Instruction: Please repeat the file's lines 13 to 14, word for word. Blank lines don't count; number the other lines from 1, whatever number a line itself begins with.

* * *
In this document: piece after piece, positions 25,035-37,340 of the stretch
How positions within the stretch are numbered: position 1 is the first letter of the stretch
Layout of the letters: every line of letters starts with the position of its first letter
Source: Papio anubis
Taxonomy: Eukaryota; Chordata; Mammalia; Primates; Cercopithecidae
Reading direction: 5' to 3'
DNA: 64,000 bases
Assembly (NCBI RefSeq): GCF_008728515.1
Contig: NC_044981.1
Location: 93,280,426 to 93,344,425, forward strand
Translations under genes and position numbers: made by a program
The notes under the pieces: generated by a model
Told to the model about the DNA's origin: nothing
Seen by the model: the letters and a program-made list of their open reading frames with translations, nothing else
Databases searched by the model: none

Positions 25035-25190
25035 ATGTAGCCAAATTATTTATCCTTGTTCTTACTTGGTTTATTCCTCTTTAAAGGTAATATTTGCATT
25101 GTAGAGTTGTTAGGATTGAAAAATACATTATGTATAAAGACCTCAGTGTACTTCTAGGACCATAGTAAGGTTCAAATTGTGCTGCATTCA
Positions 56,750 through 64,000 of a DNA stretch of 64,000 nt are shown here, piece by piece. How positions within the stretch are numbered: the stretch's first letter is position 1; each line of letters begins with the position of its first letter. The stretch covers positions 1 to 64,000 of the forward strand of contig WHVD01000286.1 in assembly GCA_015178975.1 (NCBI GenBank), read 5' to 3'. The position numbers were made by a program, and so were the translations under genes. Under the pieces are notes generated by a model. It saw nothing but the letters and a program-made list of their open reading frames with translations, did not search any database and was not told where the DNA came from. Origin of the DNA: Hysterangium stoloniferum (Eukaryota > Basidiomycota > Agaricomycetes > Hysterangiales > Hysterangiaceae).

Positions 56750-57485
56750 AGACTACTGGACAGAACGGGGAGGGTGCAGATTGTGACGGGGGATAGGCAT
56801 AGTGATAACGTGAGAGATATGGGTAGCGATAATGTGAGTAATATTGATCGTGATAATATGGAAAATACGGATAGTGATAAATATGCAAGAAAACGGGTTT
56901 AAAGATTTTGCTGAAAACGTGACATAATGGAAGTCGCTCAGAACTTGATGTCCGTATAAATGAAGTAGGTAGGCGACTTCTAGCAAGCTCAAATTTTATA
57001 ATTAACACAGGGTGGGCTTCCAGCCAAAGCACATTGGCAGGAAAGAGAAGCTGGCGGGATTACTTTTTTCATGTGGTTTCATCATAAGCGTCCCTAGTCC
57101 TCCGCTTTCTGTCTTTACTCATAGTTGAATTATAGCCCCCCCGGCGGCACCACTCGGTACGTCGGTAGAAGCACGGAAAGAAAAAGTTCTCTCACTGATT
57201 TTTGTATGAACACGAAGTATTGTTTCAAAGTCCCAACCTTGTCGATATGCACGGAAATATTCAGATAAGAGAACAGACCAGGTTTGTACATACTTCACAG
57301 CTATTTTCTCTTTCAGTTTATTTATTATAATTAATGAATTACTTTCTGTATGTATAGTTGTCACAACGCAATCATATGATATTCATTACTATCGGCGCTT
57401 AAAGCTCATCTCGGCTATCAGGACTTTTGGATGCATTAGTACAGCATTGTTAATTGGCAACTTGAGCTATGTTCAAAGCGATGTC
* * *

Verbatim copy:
Told to the model about the DNA's origin: nothing
Seen by the model: the letters and a program-made list of their open reading frames with translations, nothing else